Marketing guru. Social media expert. Digital genius. Dynamic speaker. Prolific writer. Does anyone really believe these words when they read them on a marketing provider’s website?
Something’s been bothering me as I sift through marketing information and visit other marketing providers’ websites, About pages and bios on social media.
It’s the use of superlatives.
Marketers trying to make an impact are using too many superlatives, when what they really need to share is their knowledge and the results they get for their clients.
Am I being too harsh?
I don’t think I am. When I’m wondering if my Friday Morning Marketing Soapbox topic is out there, I often Google the topic. It turns out a Marketing and PR expert (really) David Meerman Scott, blogged about this. In David’s words, “ “
When I see a brand new entrant into the marketing consulting arena post that they are an “expert,” I am slightly incredulous. I think it takes some big “huevos” for anyone to say they’re an expert in anything, especially a newbie.
The use of the title “expert” is particularly true in the social media space (when I Googled “social media expert” I got over 47 million results). Maybe to the brick and mortar business owner who doesn’t know anything about social media, everyone’s an expert! Peter Shankman, marketer and founder of HARO, is adamant about this. Read his great post, Why I Will Never, Ever, Hire a “Social Media Expert.”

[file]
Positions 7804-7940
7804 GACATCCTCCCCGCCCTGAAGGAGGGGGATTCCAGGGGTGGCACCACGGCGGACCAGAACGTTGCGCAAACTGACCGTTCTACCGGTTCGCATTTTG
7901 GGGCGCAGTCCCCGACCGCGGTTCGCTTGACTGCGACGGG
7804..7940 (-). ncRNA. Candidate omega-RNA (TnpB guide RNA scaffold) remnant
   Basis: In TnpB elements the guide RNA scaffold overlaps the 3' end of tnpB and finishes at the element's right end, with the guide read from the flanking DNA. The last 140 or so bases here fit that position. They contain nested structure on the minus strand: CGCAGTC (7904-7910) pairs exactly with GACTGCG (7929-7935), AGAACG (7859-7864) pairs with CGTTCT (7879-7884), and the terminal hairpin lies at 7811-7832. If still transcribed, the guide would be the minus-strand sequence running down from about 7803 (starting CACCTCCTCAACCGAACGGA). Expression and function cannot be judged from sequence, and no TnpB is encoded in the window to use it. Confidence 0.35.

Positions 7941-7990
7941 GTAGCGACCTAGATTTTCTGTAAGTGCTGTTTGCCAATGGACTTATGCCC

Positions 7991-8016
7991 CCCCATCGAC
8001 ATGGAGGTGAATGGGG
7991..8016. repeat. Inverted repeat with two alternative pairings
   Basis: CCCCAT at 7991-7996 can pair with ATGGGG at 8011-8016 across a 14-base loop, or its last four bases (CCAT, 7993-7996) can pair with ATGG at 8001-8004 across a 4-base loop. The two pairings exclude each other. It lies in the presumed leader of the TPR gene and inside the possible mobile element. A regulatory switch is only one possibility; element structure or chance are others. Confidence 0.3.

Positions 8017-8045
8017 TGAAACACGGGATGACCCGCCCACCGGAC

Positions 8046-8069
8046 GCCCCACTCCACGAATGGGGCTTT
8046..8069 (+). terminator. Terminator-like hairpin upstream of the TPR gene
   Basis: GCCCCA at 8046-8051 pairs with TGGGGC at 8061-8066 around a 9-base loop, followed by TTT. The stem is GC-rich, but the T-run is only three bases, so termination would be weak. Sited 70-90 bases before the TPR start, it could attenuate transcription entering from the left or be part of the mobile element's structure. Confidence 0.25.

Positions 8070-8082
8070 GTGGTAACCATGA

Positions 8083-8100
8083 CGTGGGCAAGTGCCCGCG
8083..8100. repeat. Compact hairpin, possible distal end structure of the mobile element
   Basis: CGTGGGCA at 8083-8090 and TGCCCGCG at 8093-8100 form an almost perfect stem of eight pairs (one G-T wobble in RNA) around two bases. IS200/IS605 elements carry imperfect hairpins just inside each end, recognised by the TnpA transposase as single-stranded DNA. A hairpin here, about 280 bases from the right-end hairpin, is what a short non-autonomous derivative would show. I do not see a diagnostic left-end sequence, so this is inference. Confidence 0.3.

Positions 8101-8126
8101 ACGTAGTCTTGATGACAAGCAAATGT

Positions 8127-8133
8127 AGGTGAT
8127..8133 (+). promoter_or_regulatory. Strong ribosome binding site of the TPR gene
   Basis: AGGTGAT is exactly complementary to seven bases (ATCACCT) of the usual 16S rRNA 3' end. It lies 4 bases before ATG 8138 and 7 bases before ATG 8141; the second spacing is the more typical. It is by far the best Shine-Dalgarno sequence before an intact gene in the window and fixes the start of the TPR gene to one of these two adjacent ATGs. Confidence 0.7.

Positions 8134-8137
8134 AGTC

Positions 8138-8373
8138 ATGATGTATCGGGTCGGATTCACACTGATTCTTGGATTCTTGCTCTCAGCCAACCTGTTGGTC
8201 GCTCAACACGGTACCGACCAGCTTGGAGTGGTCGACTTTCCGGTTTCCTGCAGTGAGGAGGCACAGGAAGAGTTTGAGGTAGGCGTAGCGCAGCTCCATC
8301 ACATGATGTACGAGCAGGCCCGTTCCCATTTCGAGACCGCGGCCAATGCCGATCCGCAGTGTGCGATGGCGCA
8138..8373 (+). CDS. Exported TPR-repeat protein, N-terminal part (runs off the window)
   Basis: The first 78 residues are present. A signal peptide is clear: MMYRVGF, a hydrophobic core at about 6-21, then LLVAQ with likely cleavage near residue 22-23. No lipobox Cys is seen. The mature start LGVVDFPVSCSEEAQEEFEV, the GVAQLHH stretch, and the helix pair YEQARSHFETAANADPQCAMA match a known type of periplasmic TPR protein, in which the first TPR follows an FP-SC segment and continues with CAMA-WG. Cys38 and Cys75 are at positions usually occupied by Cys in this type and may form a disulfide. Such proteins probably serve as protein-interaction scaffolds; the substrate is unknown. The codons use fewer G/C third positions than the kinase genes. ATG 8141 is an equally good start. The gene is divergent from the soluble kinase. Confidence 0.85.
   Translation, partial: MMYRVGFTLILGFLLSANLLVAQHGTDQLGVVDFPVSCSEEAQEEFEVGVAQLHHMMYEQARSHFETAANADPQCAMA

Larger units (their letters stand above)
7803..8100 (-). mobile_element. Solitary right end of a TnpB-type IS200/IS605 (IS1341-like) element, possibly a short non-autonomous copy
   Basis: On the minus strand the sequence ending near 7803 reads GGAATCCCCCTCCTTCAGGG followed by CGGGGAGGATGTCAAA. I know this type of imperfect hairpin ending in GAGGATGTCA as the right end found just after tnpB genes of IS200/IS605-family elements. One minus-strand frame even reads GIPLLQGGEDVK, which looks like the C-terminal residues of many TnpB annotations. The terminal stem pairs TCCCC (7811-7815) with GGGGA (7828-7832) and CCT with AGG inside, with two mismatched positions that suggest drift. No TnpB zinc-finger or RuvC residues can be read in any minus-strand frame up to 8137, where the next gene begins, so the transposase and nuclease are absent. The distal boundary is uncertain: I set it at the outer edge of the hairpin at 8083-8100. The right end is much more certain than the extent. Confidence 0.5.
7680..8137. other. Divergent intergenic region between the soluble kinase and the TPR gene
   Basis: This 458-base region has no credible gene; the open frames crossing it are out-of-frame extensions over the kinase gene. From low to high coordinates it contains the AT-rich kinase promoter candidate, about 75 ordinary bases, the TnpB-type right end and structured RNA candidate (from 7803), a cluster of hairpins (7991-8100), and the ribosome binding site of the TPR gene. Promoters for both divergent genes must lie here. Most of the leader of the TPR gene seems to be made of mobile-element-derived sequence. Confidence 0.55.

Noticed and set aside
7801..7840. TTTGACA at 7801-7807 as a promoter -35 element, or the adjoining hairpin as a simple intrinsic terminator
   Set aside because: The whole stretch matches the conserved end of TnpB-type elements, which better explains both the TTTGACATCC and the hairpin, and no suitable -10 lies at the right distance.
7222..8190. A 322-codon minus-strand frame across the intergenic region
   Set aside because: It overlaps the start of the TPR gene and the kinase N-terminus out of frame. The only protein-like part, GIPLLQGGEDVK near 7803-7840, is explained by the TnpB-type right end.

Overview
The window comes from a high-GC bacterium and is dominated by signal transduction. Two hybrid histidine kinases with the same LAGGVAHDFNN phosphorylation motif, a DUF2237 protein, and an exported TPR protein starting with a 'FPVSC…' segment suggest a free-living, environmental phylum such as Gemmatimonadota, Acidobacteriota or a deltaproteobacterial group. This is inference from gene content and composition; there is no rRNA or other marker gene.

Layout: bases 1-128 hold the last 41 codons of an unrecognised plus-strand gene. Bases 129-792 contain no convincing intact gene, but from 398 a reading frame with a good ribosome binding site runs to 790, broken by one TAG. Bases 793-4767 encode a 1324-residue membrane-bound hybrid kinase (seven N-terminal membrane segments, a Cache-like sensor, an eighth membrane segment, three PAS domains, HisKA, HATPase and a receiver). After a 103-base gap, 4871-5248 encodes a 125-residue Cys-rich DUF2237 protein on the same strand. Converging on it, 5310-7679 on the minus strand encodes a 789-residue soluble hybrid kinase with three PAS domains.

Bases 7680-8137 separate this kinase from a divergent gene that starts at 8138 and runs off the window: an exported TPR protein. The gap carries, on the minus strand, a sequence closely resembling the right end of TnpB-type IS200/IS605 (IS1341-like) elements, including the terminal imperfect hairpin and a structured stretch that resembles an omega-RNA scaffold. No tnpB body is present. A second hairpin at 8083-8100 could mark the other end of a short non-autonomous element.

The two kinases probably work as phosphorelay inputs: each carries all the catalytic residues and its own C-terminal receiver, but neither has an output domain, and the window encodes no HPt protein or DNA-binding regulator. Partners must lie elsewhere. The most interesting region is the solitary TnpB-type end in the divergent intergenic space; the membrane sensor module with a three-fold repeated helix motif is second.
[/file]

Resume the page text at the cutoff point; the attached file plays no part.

A marketing consultant said on his website that he is a “prolific writer.” He self-published one book and has a blog on his site with daily but short posts – most written by others. Is that really prolific? And, even if he had written a lot, wouldn’t that be apparent to the website visitor?
Many consultants say on their profiles that they are a “dynamic speaker,” even if they have little speaking experience. Again, since a speaker is telling me they’re dynamic, I find it hard to believe. Obviously, the proof is in their performance, and I would find the words “dynamic speaker” easier to swallow if they are from a client’s testimonial.
And yes, on the site of a company of digital marketers, I saw the word “genius.” Yikes!
I was taught by my parents to be humble. My father actually told me that if I just worked hard I would get ahead – that I didn’t need to “toot my own horn.”
Today things are different. There is a lot of competition as more and more people get into consulting and freelancing. Younger generations are different than mine or my father’s. I’ve heard that a characteristic of the millennial generation is that they are supremely confident, having been told by their parents and teachers that they could do anything and were given awards whether they earned them or not.
Part of my view is my training in my early career in sales and marketing in the software industry and in my ongoing B2B marketing consulting. It is not ethical and is in some cases illegal to over-promise in your marketing. Your business could be sued and/or fined if your marketing claims are misleading or false.
So, when you see self-proclaimed experts, geniuses, prolific writers and dynamic speakers, look for proof in the form of the marketing results they get for their clients.
Photo by Nicholas Raymond. Some Rights Reserved.